Life is short, and the Art long to learn.
If you are anything like us, you still hold firmly to the notion that medicine, at its core, is an art. Sure, medicine is informed by cutting-edge sciences, such as biochemistry and molecular biology. But one can’t capture the nuances of the patient interaction by studying the Krebs cycle, nor define the motivating forces driving physicians by looking through a microscope. On the contrary, physicians are artists, much like musicians, sculptors, or dancers. And, like any of these artists, it would seem that a physician’s craft should improve through "practice," not by studying data or using a computer. So how do we reconcile this in the era of "Big Data"? How can the "ones and zeros" living deep in the "guts" of our electronic health records (EHRs) promise to revolutionize an art that has relied solely on the judgment – or gut sense – of physicians for centuries? Here we will attempt to answer these questions and ponder whether or not we really can improve the art of medicine with the help of data.
It’s more than the ‘ones and zeros’
With the right information and the proper tools to analyze it, it is possible to conceive of an improvement in our ability to care for patients. Take, for example, the prevention of malignancies. Currently, early detection of cancer relies heavily on a physician’s knowledge of – and compliance with – current cancer screening guidelines. Success also depends on a patient’s willingness to come in for annual visits to receive the instruction. If the patient doesn’t show up for a physical, or if the provider neglects to mention the need for a colonoscopy when the patient does appear, the test may go unordered (much to the patient’s relief, perhaps!). But the right tools and analytics won’t let that happen. Instead, the technology will identify the highest-risk populations with ever-improving accuracy and notify both physician and patient of the need for action. With enough data, we may even be able to make observations in trends of cancer inheritance never before possible and predict cancer long before it might be detected by conventional screening protocols.
It pays to care about the data
Physicians may not realize it, but data can have a significant financial advantage, by improving reimbursement and decreasing the overall cost of care. This can be achieved in two ways. The first way is by using the data to paint a more accurate picture of patient complexity. Medicare assigns a risk-adjusted score to patient cohorts based on the severity of their diagnoses and reimburses Medicare Advantage plans based on that score: the higher the score, the better the reimbursement. Occasionally, those additional dollars are passed along to the treating physicians. But all too often physicians do not use ICD-9 codes properly on their claims, making their patients appear less complicated and thereby receiving lower reimbursement. Through emerging data collection tools, improper coding can be identified and corrected, and missed opportunities can be discovered early enough to capture additional funds.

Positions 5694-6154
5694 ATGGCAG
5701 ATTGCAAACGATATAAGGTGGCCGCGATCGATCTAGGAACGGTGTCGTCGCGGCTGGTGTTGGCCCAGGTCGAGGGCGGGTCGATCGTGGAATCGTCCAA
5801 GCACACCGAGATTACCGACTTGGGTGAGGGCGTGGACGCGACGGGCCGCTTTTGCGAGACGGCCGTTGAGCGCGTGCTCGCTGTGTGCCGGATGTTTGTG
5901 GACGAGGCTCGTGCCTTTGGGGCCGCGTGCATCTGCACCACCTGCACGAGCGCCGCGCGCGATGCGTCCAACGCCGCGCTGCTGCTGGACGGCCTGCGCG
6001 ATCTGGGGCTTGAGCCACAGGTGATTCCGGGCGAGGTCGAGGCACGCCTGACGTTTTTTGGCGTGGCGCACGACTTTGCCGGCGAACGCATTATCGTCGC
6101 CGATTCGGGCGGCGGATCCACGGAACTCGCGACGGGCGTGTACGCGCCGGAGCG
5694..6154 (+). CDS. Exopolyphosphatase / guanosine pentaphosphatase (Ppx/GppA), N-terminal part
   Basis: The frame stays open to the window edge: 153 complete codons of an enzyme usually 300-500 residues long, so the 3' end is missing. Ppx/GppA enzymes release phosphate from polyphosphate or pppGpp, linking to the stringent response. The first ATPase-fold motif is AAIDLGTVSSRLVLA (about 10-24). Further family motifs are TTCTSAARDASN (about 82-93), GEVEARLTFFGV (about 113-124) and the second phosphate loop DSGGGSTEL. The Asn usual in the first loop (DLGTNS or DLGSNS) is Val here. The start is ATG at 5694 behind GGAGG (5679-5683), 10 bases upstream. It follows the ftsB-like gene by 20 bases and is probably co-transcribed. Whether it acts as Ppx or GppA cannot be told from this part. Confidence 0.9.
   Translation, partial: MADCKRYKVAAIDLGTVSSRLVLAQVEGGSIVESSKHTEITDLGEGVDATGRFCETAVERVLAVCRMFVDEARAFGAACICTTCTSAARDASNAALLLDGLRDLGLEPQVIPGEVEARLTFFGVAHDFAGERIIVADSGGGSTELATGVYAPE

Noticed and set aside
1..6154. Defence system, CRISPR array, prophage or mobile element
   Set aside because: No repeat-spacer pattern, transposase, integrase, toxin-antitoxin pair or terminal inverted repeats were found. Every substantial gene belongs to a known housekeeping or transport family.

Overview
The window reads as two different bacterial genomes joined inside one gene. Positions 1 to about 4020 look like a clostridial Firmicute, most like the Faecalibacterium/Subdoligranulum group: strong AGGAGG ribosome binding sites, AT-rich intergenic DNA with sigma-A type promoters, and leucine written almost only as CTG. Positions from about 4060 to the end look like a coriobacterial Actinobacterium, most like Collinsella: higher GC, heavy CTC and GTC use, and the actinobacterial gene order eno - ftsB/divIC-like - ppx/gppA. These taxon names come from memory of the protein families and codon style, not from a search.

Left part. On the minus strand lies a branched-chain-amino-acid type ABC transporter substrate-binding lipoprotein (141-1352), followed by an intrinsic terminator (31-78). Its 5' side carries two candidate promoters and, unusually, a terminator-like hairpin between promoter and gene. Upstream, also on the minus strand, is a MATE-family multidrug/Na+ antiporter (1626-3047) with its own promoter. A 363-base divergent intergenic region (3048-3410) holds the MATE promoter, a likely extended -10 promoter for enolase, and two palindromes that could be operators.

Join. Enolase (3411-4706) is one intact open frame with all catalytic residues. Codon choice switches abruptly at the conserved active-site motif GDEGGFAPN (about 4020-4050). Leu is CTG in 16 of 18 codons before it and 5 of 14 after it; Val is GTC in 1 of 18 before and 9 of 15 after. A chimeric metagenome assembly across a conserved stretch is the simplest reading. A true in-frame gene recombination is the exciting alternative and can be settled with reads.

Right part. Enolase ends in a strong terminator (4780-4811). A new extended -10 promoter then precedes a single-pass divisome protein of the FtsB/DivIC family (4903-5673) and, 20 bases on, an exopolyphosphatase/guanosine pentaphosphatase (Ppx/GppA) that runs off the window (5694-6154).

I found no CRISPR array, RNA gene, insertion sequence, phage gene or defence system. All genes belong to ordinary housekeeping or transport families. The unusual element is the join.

The second way these tools can be used leads to direct benefit to the health care system in general, through improved medical cost management. By interfacing with insurers and analyzing claims, the software can identify patients who are high utilizers and can show trends in medical costs across a community or health system. This allows providers to target certain patients or disease states around which to build cost-containment strategies and create win-win scenarios that decrease hospital readmissions, limit cost, and improve patient quality of life.
We recently learned of a great example of this. Using a population management data tool, a community health system was able to identify a geographic area in their region with a large uninsured population. This group had a disproportionately high utilization of emergency medical services and very low care quality markers (such as diabetes control, vaccination rates, etc.). Through targeted outreach based on these data, the system was able to direct individuals into low-cost, high-quality primary care sites and reduce emergency service utilization to levels below the surrounding neighborhoods. Simultaneously, the health of the community improved through better disease management and care coordination. Finally, data analytics tools uncovered additional opportunities for savings by identifying expensive brand-name drug prescriptions that could be replaced with generic drug alternatives.
A reluctant revolution
As we have lamented on previous occasions, the adoption of health care information technology is often driven by artificial external forces, such as stimulus programs or regulatory requirements. The government has routinely used incentive payments and reimbursement adjustments in order to spur widespread acceptance of EHRs. Most infamously, the Meaningful Use Regulations program has become the poster child for government involvement in direct patient care. Through the use of annual payments over a 5-year period (combined with the threat of penalties for lack of compliance), Meaningful Use has almost single-handedly enabled the Big Data revolution in health care by requiring physicians to purchase electronic health records systems and use them for population management. While seemingly a good thing, most physicians would hardly regard these systems as "meaningful." In fact, many question if there is any value in having an electronic record at all.